BELFAST, Northern Ireland -- While American cable TV news engaged in saturation coverage of the closing arguments and verdict in the George Zimmerman murder trial, the BBC and Sky News carried an inspiring speech by Malala Yousafzai, the 16-year-old Pakistani girl shot in the head last October by the Taliban for advocating the education of girls.
On her birthday, Malala addressed in barely accented English a special youth gathering at the United Nations in New York. She wore a shawl that had belonged to the late Pakistani President Benazir Bhutto, who was assassinated by Islamic extremists in 2007.
Only occasionally referring to notes, Malala, who now lives in Birmingham, England, where she received medical treatment following the attack, delivered a speech more compelling than those given by most diplomats and presidents who have spoken at the U.N.
"Thousands of people have been killed by the terrorists and millions have been injured," she noted, "I am just one of them." She said her injury and the killing and wounding of her friends had launched "thousands of voices."
Sounding more mature than her years, Malala said, "The terrorists thought that they would change our aims and stop our ambitions but nothing changed in my life except this: Weakness, fear and hopelessness died. Strength, power and courage was born."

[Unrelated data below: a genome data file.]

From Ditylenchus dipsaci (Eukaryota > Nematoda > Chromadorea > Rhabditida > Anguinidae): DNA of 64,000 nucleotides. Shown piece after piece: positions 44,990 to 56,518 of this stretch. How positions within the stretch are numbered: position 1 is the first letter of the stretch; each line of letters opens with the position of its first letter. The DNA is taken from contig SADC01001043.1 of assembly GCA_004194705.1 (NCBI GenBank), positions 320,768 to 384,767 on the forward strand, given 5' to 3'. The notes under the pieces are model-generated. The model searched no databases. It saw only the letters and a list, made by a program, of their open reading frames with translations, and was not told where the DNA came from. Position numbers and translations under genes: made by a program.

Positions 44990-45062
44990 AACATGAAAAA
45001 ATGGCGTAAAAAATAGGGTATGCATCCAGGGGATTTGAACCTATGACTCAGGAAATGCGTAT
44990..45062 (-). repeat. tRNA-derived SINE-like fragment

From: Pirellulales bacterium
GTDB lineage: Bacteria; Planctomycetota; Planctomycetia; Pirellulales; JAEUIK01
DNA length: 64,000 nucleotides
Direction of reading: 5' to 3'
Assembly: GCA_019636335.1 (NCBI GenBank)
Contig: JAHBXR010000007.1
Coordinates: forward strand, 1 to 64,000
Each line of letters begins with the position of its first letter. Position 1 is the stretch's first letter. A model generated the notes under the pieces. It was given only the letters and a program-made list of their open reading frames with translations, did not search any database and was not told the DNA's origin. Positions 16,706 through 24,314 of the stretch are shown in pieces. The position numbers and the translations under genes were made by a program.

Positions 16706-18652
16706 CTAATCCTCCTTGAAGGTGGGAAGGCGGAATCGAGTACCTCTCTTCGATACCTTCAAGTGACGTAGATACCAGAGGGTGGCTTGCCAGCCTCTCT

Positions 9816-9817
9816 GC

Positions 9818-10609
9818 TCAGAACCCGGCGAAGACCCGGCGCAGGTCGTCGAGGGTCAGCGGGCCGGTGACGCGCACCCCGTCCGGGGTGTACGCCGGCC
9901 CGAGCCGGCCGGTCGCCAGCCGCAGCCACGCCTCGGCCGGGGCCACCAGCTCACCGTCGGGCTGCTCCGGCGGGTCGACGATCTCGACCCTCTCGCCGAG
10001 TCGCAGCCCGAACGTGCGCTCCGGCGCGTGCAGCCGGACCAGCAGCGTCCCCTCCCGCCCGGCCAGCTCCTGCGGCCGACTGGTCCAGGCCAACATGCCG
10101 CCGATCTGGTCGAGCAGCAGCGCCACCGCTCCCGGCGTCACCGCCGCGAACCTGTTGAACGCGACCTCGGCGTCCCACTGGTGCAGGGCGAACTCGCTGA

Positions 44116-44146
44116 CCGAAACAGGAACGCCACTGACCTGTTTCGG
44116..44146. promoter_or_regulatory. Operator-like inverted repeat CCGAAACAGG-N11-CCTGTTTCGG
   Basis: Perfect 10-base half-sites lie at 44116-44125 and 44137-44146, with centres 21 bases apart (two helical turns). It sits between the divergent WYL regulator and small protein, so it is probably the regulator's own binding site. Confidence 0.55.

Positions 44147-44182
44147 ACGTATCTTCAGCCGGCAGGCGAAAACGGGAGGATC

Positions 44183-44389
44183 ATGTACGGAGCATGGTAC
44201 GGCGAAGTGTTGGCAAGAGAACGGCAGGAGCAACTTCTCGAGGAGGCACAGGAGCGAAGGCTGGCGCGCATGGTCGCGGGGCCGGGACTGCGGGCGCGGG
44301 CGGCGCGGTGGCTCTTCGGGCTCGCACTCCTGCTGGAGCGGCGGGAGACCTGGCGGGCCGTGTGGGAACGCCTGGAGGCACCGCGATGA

Invoking the nonviolent teachings of Rev. Martin Luther King Jr., Mahatma Gandhi, Jesus, Buddha, Mother Teresa and Nelson Mandela, Malala said she is not against anyone, rather she is for education for girls and boys, especially the children of the Taliban. She said, "I do not even hate the Taliban who shot me. Even if there is a gun in my hand and he stands in front of me, I would not shoot him."
In a powerful indictment of extremism, Malala said, "The extremists are afraid of books and pens. The power of education frightens them. They are afraid of women. The power of the voice of women frightens them."
She accused terrorists of "misusing the name of Islam and Pashtun society for their own personal benefits." While her claim "Islam is a religion of peace" is debatable, given how it is often practiced by many radicals who assert they are the true disciples of Mohammed, Malala's voice needs to be multiplied by thousands, even millions if the Taliban and their terrorist brothers are to be isolated and defeated. The voices (and most importantly behavior) must come from within Islam, not outside of it.
Here are three recent examples of what Malala and her applauding U.N. audience face. Last week, Islamic extremists kidnapped and murdered a Coptic Christian in Egypt as part of a protest against the military coup that ousted President Mohammed Morsi. It is the latest example of the growing persecution against Egyptian Christians.
The Middle East Media Research Institute reported that in a Friday sermon in Damascus, a Syrian preacher blamed Jews for the civil unrest throughout the Middle East.
In London, a funeral was held last week for Lee Rigby, a British soldier stabbed to death in May by a pair of alleged Islamic fanatics.
Malala, though courageous, faces a seemingly impossible task, but if one person can spark a revolution, perhaps one can spark a counter-revolution with words like these: "Let us wage a global struggle against illiteracy, poverty and terrorism and let us pick up our books and pens. They are our most powerful weapons. One child, one teacher, one pen and one book can change the world."
Good luck, brave heart.
CAL THOMAS, a Washington Examiner columnist, is nationally syndicated by Tribune Media.